Abstract

This study aims at strengthening the understanding of the mechanical sealing process of the excavation damaged zone (EDZ) in Opalinus Clay, an indurated claystone currently being assessed as the host rock for a deep geological repository in Switzerland. To achieve this goal, hybrid finite-discrete element method (FDEM) simulations are applied to the HG-A experiment, an in-situ test carried out at the Mont Terri underground rock laboratory to investigate the hydro-mechanical response of a backfilled and sealed microtunnel. The mechanical re-compaction of the EDZ is analyzed by accounting for an increase of swelling pressure from the bentonite backfill onto the rock. Simulation results indicate an overall reduction of the total fracture area around the excavation as a function of the applied pressure, with locations of ineffective sealing associated with self-propping of fractures.

1 Introduction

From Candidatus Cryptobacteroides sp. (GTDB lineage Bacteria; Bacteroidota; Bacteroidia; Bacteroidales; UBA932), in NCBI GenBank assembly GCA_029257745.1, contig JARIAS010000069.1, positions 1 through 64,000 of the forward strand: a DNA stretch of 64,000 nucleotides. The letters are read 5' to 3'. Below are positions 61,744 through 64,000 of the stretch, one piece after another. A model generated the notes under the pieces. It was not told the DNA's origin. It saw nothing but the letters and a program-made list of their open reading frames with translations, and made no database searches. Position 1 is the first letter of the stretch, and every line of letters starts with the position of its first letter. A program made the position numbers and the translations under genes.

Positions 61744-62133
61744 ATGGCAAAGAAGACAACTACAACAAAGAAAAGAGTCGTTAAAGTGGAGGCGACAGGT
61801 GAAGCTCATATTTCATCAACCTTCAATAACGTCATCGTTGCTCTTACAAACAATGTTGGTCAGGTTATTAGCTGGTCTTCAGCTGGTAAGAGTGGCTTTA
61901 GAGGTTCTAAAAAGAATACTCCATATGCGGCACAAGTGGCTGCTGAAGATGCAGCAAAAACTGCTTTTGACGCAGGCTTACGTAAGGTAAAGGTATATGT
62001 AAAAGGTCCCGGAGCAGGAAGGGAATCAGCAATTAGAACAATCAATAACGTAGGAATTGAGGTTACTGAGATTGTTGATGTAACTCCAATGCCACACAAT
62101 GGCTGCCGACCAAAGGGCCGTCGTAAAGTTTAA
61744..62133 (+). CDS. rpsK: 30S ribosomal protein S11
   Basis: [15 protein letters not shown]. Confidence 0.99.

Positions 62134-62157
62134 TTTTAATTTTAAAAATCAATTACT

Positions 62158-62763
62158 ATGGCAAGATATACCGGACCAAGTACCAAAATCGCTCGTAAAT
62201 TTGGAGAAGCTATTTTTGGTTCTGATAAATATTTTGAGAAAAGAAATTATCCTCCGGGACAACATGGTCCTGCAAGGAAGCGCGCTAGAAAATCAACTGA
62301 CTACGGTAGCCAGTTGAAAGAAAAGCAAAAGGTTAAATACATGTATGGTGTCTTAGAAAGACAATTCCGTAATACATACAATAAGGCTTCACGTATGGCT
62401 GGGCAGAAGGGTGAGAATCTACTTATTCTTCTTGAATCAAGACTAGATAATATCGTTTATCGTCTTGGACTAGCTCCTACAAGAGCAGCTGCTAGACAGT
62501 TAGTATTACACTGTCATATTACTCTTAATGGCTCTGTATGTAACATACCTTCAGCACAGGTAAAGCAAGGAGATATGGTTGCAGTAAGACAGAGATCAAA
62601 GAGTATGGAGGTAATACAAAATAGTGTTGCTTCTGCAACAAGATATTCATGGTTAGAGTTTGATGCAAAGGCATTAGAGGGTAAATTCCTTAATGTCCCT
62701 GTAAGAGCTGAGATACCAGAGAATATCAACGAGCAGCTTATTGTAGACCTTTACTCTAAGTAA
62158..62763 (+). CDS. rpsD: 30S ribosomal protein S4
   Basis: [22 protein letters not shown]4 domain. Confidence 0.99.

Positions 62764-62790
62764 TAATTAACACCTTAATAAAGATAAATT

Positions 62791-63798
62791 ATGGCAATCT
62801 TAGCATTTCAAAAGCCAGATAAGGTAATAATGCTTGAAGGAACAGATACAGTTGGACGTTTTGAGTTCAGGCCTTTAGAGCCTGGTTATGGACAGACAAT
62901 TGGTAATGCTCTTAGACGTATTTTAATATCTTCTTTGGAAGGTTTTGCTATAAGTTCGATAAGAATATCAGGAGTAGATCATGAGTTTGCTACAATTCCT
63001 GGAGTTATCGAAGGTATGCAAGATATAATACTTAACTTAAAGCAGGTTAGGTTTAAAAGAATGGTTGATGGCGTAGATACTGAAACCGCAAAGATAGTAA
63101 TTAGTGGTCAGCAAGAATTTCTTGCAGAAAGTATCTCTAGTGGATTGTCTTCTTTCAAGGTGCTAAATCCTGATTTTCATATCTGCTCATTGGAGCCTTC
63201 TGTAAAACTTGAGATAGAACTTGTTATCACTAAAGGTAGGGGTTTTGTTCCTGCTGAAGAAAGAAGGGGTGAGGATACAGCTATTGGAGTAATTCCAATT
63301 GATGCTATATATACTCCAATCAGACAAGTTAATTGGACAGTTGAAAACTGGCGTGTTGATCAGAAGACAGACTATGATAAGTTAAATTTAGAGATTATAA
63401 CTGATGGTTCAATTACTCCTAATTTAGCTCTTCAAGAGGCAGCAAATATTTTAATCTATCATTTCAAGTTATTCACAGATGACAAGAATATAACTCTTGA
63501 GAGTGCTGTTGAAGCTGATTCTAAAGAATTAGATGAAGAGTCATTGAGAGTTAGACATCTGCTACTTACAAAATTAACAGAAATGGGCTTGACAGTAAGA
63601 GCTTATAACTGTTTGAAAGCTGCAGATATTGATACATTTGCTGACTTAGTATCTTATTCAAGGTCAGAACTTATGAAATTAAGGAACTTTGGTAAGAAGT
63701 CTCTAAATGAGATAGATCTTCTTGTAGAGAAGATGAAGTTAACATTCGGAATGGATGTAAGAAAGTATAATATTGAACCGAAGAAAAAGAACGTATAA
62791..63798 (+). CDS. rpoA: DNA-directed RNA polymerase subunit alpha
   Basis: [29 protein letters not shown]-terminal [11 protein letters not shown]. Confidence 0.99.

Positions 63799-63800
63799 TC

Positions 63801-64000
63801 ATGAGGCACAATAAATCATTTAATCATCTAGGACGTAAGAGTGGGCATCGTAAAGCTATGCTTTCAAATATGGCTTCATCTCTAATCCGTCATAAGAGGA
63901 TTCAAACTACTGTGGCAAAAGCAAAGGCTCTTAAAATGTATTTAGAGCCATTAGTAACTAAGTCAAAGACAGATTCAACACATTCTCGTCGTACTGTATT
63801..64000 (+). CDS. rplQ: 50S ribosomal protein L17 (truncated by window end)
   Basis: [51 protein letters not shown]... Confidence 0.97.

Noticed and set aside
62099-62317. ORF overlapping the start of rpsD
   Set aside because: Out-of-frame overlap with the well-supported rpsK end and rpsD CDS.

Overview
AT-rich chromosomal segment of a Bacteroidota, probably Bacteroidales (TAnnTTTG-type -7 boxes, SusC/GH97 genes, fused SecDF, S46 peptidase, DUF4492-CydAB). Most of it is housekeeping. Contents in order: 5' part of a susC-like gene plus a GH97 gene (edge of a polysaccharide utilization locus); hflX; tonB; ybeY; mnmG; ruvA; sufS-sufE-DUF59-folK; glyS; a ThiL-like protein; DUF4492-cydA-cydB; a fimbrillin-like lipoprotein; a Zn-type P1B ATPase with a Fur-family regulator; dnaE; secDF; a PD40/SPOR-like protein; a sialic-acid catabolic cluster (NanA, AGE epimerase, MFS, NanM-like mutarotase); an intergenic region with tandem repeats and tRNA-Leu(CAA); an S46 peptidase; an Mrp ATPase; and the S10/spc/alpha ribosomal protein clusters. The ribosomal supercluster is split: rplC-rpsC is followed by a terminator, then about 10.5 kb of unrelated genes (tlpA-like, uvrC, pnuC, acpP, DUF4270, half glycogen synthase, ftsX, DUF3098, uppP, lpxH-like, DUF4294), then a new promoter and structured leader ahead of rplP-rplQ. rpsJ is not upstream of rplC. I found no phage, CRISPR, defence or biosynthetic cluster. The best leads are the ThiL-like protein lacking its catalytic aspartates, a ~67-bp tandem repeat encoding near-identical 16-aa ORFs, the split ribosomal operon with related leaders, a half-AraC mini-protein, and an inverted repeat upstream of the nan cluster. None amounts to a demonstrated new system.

In the field of underground nuclear waste disposal, the excavation damaged zone (EDZ) is defined as a zone with hydro-mechanical and geochemical modifications inducing significant changes in flow and transport properties of the rock mass. A sound understanding of the processes involved in the EDZ formation and temporal evolution is necessary to increase the confidence in performance and safety assessment calculations of deep geological repositories. In the short-term, the EDZ is typically associated with an increase of flow permeability of one or more orders of magnitude. In the long-term, the EDZ will experience complex, time-dependent thermo-hydro-mechanical-chemical processes due to the interaction between the rock mass, buffer materials and heat-producing waste. Experimental data from laboratory and in-situ testing clearly show that sealing mechanisms occur in argillaceous rocks, including Opalinus Clay, leading to a reduction in the effective hydraulic conductivity of the EDZ with time (Bock et al. 2010). In this study, the mechanical re-compaction of the EDZ in response to radial stress acting on the excavation walls caused by swelling of the saturated bentonite buffer was numerically investigated. With its explicit consideration of fracturing processes, a hybrid finite-discrete element (FDEM or FEMDEM) simulation approach was applied to the HG-A experiment. The HG-A in-situ experiment was carried out at the Mont Terri underground rock laboratory (URL) to investigate the hydro-mechanical response of a backfilled and sealed microtunnel (Marschall et al. 2006).

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